One of 11 babies born on the day of the total solar eclipse at a South Carolina hospital has the most appropriate name.
Eclipse Alizabeth Eubanks was born at 8:04 a.m. on Monday weighing 6 pounds, 3 ounces and measuring 19 inches long, Greenville Memorial Hospital in Greenville, South Carolina.
Her beaming mom, told ABC News that she was not due to deliver until Sept. 3.
“I kind of felt like it was meant to happen, to have her on this day,” Freedom Eubanks said.
Eubanks was planning to watch the eclipse with her older daughter before she went into labor around midnight. Eclipse was born hours later. Michael Eubanks, her father, and Freedom Eubanks were going to call the baby Violet.
The parents said that the family was first shocked about hearing the baby’s name, but now everyone thinks it’s a great idea.
“I think it was just meant to be, her name,” she added. “We’re probably going to call her Clipsey.”
The total solar eclipse traversed a path across the contiguous United States on Monday, tracking a 70-mile ribbon across 14 states, including South Carolina.
Greenville Memorial Hospital gave Eclipse a special total solar eclipse onesie. She was one of 11 infants to receive the souvenir on Aug. 21.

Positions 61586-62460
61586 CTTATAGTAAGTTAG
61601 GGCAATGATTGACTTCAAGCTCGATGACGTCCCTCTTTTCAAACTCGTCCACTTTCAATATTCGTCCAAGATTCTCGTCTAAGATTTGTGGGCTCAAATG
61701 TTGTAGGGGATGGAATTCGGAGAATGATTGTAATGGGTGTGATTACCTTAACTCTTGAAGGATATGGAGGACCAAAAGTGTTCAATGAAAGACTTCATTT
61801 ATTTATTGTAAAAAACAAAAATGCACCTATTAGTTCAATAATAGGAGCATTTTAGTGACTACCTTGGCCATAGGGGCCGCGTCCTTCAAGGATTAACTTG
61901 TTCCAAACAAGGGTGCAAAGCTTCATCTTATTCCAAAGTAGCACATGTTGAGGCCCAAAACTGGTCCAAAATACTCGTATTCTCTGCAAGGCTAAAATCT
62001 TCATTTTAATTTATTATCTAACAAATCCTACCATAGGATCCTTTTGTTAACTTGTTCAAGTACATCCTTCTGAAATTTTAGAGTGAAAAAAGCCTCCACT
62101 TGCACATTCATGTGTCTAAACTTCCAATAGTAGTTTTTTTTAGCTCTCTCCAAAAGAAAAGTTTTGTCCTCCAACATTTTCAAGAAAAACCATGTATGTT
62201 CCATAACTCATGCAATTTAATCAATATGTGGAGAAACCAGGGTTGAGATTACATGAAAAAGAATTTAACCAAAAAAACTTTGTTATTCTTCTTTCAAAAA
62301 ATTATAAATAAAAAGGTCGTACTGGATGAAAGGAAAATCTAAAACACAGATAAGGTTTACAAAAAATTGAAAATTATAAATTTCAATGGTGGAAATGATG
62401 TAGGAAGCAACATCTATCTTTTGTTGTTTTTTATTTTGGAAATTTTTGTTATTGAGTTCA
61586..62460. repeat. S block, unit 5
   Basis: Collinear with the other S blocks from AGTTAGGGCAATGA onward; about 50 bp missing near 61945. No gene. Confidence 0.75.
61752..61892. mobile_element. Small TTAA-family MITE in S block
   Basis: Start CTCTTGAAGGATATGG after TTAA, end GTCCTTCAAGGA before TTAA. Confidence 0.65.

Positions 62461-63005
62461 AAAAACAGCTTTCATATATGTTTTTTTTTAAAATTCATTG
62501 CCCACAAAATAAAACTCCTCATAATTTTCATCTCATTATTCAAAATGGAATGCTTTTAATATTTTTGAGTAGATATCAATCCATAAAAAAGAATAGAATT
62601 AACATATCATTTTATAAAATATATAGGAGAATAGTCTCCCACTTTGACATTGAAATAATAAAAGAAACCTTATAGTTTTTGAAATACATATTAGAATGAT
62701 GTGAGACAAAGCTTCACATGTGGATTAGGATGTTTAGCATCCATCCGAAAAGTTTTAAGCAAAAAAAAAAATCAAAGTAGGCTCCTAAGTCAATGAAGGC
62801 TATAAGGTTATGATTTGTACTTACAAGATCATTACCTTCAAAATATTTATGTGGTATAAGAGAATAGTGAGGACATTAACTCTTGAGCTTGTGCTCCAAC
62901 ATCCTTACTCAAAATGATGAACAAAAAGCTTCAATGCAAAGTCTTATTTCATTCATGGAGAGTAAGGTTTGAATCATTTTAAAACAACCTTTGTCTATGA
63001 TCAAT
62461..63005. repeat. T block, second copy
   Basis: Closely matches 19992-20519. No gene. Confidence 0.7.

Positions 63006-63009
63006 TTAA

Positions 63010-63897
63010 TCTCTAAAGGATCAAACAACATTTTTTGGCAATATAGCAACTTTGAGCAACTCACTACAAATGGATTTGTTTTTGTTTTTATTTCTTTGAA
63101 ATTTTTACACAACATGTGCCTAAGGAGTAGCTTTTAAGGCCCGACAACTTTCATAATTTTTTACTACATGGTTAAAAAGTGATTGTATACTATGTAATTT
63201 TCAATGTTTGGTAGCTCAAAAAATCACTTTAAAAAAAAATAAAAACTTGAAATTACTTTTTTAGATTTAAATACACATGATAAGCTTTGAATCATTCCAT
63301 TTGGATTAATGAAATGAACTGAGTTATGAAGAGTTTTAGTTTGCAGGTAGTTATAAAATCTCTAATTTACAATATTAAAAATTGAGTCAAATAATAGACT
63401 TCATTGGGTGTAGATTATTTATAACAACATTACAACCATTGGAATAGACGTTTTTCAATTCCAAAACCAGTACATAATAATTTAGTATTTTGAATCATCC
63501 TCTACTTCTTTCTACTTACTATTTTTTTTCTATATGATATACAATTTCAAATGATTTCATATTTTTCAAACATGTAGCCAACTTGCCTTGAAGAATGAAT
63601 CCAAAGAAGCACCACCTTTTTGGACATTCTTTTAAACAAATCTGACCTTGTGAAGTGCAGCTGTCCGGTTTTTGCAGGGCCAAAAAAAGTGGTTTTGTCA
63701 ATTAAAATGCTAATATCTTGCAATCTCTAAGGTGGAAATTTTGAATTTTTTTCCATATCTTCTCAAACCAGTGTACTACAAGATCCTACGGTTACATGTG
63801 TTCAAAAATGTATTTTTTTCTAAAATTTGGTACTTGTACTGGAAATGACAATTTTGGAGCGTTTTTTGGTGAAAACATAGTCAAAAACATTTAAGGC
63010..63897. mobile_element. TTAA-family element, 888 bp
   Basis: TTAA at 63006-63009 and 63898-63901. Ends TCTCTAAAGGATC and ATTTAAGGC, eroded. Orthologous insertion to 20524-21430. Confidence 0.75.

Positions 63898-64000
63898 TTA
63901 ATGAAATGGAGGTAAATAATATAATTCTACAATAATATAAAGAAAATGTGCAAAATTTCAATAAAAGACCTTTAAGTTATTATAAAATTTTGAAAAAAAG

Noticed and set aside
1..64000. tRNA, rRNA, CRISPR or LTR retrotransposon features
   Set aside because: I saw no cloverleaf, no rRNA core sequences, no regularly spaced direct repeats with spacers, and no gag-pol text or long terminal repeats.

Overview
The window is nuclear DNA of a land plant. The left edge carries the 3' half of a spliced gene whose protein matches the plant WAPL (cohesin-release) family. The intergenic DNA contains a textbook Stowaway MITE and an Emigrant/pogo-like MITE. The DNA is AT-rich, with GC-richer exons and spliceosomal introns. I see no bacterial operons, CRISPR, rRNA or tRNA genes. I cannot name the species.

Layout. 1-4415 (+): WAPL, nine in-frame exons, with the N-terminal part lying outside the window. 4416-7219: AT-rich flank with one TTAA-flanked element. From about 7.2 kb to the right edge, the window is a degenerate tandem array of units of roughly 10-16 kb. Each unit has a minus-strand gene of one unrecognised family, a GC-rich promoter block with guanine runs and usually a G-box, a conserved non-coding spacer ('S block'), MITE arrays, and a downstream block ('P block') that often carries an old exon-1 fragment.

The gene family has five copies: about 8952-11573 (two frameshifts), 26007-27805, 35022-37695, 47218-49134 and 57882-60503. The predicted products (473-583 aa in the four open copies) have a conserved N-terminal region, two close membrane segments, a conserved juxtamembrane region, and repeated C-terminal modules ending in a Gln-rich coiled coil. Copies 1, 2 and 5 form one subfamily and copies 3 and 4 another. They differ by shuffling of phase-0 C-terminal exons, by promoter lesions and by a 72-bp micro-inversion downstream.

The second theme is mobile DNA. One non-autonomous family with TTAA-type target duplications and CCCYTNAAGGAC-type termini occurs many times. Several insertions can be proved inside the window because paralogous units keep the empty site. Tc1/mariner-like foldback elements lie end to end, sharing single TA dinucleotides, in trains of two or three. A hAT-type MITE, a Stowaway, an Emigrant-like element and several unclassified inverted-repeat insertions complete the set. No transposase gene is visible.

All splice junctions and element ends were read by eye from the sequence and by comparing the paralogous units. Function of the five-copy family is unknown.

Grayson Eubanks, 2, is Eclipse’s older sister.
The Shawnee Mission Medical Center in Kansas City, Missouri, also had special onesies for the babies born on the day of the eclipse.
Mom Shannon Doyle was one week past her due date and finally went into labor on the night before the eclipse.
“They say full moons sometimes have something to do with it, well then I thought the eclipse surely would,” Doyle told Fox 4.
Angela Miller’s husband updated her about the eclipse while she was in labor.
“I’m pushing and he’s going ‘Hey look, there’s the eclipse,’ and I’m, ‘Oh okay, let me stop pushing real quick so I can check it out,'” Miller said.